But either way, I'm feeling all hurt and insecure here. I want to go in a corner and whimper. You don't like me! You think I'm bad! And in this case, I was already feeling a little guilty. I wanted to post something early in the week about the losses St. Michael's has recently suffered, the deaths of Janet Womble and Sherwood "Woody" Bowker. I wanted to say that in the midst of death we are in life. Ila is back from Guatemala, school is starting at St. Michael's, and the choir will soon be singing for us again. Life goes on, and no doubt in the coming months we will have new arrivals, baptisms, renewal. But I got busy with work and other parts of my life, and didn't post in time to give you a heads-up for Janet Womble's funeral on Wednesday. Woody's Mass and reception is on Saturday, August 28th at 8AM. So even before I saw this comment, I was feeling guilty about my recent performance as Webmaster. I could have, should have done more, posting at least an announcement to the news blog if nothing else.
But the comment was not about that kind of shortcoming. It struck at the heart of what I believe as a Christian. And have you ever noticed that saying you will pray for someone can sometimes be a passive-aggressive attack on a person with whom you disagree? The implication is that I'm on the fast track to Hell, and only your prayers can turn me around, so that I will agree with you and go to Heaven after all. Yes, sure, go ahead and pray for me, and for my friend. I pray each night for everyone everywhere, no exceptions. I pray that we will all come to know that God is real, that God cares, that we will all understand better what God wants fromeach of us, and for help to get through the difficult times in each of our lives. I pray that we will learn to live up to our potential, using our talents well. I pray that we will learn to truly love and help one another, not just our particular insular groups but everyone. But don't tell me you're praying that I will see the error of my wicked ways. I'm far from perfect, but I'm not all that wicked. Your prayers will neither keep me from Hell nor send me there.
One of the commenter's criticisms was the claim that I had posted an "evil symbol" on a church blog. This confused me at first. I looked at the entry where the comment was posted, and saw pictures of Guatemalans, and a picture tha a child in Guatemala drew. Was this person seeing something in the drawing that wasn't there? But no, I later noticed that I had a right-side-up pentagram in the entry about my friend, mostly because I didn't have any other illustrations for it. This symbol is not Satanic, but perhaps I should not have put it on the church blog, even as an illustration of the beliefs of others.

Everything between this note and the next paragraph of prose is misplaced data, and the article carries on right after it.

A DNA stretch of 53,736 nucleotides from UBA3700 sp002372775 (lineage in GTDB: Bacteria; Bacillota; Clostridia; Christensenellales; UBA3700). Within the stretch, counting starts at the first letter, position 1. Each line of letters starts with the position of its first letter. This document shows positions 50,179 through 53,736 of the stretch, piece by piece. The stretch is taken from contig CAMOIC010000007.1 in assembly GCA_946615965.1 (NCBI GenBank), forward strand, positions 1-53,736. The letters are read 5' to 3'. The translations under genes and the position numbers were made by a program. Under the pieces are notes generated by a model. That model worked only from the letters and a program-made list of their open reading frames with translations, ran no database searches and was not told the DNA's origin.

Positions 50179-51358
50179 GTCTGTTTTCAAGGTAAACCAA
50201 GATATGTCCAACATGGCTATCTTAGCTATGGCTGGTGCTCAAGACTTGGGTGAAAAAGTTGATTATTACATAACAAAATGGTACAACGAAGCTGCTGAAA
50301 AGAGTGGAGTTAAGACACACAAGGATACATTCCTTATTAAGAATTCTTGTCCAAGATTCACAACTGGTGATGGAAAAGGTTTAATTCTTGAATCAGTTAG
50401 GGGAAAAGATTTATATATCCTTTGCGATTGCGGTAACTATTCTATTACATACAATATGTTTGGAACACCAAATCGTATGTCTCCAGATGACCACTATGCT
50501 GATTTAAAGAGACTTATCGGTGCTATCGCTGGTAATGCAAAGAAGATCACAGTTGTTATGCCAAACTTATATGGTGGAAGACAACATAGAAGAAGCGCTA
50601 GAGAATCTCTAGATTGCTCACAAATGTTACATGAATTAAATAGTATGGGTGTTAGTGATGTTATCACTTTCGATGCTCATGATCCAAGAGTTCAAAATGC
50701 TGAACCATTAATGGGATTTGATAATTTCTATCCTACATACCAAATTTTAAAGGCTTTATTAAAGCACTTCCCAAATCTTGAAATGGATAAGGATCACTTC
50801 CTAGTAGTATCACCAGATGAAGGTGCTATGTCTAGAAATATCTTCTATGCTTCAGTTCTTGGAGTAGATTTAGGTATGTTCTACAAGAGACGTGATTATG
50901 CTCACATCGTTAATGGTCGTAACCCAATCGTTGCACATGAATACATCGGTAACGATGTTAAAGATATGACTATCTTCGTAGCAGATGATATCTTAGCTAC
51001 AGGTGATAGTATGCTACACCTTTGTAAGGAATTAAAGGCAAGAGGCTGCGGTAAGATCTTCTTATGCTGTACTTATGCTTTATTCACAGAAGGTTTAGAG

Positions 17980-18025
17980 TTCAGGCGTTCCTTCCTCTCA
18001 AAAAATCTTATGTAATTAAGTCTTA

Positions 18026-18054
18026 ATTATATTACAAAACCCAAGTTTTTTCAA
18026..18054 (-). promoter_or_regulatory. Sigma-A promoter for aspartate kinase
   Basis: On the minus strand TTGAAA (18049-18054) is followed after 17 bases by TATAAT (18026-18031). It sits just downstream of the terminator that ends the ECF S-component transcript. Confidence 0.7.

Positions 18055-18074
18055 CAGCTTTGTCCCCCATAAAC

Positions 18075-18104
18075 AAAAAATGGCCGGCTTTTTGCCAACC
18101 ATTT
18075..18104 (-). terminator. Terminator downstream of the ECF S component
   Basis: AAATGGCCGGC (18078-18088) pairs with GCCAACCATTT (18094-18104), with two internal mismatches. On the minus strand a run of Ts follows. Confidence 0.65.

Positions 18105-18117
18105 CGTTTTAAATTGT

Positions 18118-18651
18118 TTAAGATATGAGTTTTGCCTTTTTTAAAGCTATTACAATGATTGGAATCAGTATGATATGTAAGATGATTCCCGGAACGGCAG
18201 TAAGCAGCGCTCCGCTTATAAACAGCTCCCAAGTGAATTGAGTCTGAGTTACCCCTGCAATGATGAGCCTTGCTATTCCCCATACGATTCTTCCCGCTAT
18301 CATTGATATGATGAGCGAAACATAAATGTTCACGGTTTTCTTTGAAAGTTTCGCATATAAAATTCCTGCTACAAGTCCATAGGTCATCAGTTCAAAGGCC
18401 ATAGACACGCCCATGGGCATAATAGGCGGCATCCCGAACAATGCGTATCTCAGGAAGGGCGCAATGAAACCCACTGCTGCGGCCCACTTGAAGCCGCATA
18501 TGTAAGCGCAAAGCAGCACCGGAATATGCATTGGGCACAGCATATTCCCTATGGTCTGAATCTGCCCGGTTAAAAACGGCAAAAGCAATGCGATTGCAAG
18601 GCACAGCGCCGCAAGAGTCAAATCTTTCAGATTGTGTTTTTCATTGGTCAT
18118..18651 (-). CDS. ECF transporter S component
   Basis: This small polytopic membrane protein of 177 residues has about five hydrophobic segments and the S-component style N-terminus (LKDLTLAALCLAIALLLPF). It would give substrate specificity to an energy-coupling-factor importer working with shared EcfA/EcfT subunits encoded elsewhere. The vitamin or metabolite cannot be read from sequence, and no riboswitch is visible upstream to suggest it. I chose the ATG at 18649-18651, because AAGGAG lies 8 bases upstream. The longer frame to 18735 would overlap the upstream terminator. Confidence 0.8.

Understand: I am not a minister, priest or deacon. My only formal course in religion was nearly thirty years ago at Syracuse University. I've read much of the Bible but not all of it, and I've read some modern translations of rejected (non-canonical) scriptures and other modern scholarship. I am the church webmaster, and I help out at Mass in minor ways, mostly as crucifer and lector. But I don't speak for the church, except to post announcements, mostly written by others. The opinions I post on the Arts blog are my own unless otherwise marked. They're intended to be one person's opinions and spiritual journeys, to be interspersed with the contributions of others. Unfortunately, others don't contribute.
So what should I do? Should I let this comment spook me, again? Should I stop posting to the Arts blog until I find others to contribute, so it's not all me, assuming an authority I don't have or want?
Or should I still express my opinion from time to time, and hope that most people will see Christian values in my words, instead of anti-Christian ones?
P.S. Obviously I took the advice of readers, and posted a version of this entry, originally written for Musings, to the SMAAARTS blog. This probably pushes the entry with the comment off the front page, but it's still there to be seen in the Archives. I also emailed Father Smith, who was also attacked in the original comment, asking for his input. And I received a lovely, loving email today from a self-identified conservative Christian and fundamentalist, saying that I was right to love others, to keep my chin up. Thank you, and God bless you all--whether you agree with me or not.